“There’s no point saying that there’s no discrimination, prejudice or racism within the industry, because this whole society that we live in is built on institutionalised and systematic racism.” – Ronan Mckenzie
Jessica: Do you think that being a Black female has also influenced or affected the way that people interact with you?
Ronan: I think it’s definitely changed over the past years. Also my name is one that people look at and makes them think that I’m a white man. So there’s also that. When I go to a job or turn up on a call for a project, people are shocked to see me. I think in the first few years I definitely had times where I felt like people wouldn’t book me, or give the job I’d been pitching for to someone else who’s white. And that can be frustrating, but there’s nothing I can do about that. So I try not to get caught up on how being a woman or being Black is a negative and just focus on the projects that I can do and celebrate those. Obviously, with Black Lives Matter having another wave, there are so many projects that I know I’m getting because I’m a Black woman. That can also be challenging because you’re aware you’re getting the job because it’s ticking a box, but simultaneously if it’s a well-paid job and I can use that money to do something positive, then whatever. So it’s very personal. And sometimes it doesn’t feel good being a token, and that’s totally okay. And sometimes we’re able to use things to our advantage, and that’s also okay. There’s no point saying that there’s no discrimination, prejudice or racism within the industry, because this whole society that we live in is built on institutionalised and systematic racism. So it’s definitely there, alive and well, but I just try to let it go over my head a lot of the time and speak up if something really bothers me, or if I think it’s wrong, or if I feel it’s important for me to stand up. Otherwise, I just don’t let it affect me and I create the spaces that I want to be in.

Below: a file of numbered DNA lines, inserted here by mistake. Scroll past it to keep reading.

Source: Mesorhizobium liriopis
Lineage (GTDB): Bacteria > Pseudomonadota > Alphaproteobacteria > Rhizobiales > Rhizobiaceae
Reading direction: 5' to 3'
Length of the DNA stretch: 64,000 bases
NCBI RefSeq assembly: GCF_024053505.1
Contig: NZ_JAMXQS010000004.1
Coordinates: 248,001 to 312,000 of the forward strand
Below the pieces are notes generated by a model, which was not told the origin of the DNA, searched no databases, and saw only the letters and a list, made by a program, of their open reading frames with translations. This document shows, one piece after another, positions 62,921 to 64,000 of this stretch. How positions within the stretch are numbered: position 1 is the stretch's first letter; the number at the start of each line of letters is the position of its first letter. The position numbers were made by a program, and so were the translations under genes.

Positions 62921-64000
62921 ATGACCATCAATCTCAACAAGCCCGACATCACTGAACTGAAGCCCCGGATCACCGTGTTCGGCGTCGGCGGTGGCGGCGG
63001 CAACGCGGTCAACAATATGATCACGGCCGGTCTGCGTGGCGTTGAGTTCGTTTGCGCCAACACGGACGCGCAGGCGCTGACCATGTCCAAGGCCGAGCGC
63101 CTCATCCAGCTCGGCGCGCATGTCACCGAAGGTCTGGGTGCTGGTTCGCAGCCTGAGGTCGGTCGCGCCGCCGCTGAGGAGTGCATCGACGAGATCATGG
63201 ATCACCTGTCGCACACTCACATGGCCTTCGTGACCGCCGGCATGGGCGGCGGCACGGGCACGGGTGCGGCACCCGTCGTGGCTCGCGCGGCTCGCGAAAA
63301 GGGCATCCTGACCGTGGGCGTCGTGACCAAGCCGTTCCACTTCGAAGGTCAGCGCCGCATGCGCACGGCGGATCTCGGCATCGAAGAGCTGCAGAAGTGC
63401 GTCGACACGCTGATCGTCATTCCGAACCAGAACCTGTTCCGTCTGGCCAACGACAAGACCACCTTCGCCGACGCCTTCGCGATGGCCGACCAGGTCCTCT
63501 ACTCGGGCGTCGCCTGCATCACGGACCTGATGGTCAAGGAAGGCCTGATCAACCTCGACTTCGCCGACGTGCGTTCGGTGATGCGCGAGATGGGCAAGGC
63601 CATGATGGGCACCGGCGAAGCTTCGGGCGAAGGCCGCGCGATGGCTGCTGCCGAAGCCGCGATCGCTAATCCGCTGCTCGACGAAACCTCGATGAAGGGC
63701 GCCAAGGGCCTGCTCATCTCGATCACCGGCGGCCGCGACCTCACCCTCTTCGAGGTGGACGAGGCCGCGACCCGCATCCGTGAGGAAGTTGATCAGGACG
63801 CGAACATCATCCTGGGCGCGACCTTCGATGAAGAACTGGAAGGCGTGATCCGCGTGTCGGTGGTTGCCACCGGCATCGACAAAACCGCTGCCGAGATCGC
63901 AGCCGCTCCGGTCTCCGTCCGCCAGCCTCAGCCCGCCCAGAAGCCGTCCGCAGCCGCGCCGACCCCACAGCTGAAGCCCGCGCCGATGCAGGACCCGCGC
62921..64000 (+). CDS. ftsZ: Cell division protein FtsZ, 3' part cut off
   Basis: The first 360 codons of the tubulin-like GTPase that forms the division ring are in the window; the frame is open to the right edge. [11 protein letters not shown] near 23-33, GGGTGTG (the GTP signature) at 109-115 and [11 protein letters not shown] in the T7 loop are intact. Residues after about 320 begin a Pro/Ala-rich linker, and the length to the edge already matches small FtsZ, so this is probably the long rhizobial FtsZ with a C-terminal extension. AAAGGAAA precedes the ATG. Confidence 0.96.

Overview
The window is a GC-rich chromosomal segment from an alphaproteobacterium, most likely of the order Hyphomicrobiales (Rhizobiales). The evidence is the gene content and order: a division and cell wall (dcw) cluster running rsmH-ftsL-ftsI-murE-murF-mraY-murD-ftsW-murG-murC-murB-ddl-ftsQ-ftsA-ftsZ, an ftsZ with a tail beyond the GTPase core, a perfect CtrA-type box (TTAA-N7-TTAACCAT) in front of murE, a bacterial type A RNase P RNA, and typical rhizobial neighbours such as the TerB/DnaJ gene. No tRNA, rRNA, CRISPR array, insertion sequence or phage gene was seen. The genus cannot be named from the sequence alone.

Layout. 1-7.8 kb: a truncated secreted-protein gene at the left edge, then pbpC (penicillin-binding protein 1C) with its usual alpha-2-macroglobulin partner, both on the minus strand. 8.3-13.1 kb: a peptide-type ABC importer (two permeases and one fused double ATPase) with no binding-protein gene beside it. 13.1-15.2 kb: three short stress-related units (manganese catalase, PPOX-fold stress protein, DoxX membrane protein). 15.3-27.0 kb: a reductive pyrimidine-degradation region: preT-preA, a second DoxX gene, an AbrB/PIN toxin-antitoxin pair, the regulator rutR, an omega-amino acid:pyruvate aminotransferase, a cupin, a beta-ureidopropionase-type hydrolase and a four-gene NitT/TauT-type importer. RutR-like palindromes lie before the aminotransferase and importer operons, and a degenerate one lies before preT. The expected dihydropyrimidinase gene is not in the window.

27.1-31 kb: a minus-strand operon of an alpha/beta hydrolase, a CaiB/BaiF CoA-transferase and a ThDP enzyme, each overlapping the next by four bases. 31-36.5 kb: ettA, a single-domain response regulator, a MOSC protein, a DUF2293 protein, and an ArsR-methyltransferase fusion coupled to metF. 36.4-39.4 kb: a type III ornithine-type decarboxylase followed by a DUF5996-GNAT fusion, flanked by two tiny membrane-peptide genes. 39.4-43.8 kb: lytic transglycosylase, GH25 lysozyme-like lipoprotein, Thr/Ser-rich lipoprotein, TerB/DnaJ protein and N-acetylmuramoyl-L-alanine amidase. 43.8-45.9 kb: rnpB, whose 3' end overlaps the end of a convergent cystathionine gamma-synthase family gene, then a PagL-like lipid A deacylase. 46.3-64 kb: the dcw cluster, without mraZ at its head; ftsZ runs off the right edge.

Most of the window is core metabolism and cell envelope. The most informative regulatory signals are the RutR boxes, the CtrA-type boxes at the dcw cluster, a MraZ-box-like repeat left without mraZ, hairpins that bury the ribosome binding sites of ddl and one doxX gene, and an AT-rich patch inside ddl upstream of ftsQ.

Jessica: How do you approach starting a new project or idea?
Ronan: My projects are very literal and simple. In my practice, I have the idea, I plan it, and then I shoot it. That’s it. I don’t overthink my concepts, I guess, because my photo practice is very visual and what I’m trying to say comes from my heart and soul into the image. I just contact that person I want to shoot or put together whatever production I need for the project and just do it. I don’t really like to mull over an idea for a long time, and I’m very much an action kind of person. And I just ask, you know. I’m not scared to ask and be told ‘no.’ I think that comes from working in retail and just experiencing constant rejection. Or working in photography and I’m an option or on hold for a job, do a pitch and I don’t get it; that happens frequently. So I’m not frightened to ask somebody to be part of a project or to invest in my projects.
“In art education you get taught and somewhat forced to over-theorise everything.” – Ronan Mckenzie
Jessica: And within that process, is there quite a bit of research?
Ronan: It depends on the project. Because if there’s something really intricate like a hairstyle that I want to explore, then I’ll research that. But to be honest I really try not to research too much or over reference, because then I just end up creating something that’s already been made. I like to make work that just comes from me and that’s my idea. I’m of course asked to make mood boards for clients, but if it’s something for me then I don’t research anything other than essentials like locations or styling.
Jessica: I would say I’m quite similar in my approach, and that’s also one thing that doesn’t work at university!
Ronan: In art education you get taught and somewhat forced to over-theorise everything. Every decision needs to have a whole concept behind it, a whole research basis, you need to find other people who’ve done it… It’s very long-winded and I don’t think that’s how creativity works. I think they just make you do it like that because they cannot grade you on how good they think the work is, because that’s so subjective. That’s one thing that I knew I didn’t want to do whilst studying in art school, which is another reason I dropped out. I don’t want to have to over-explain!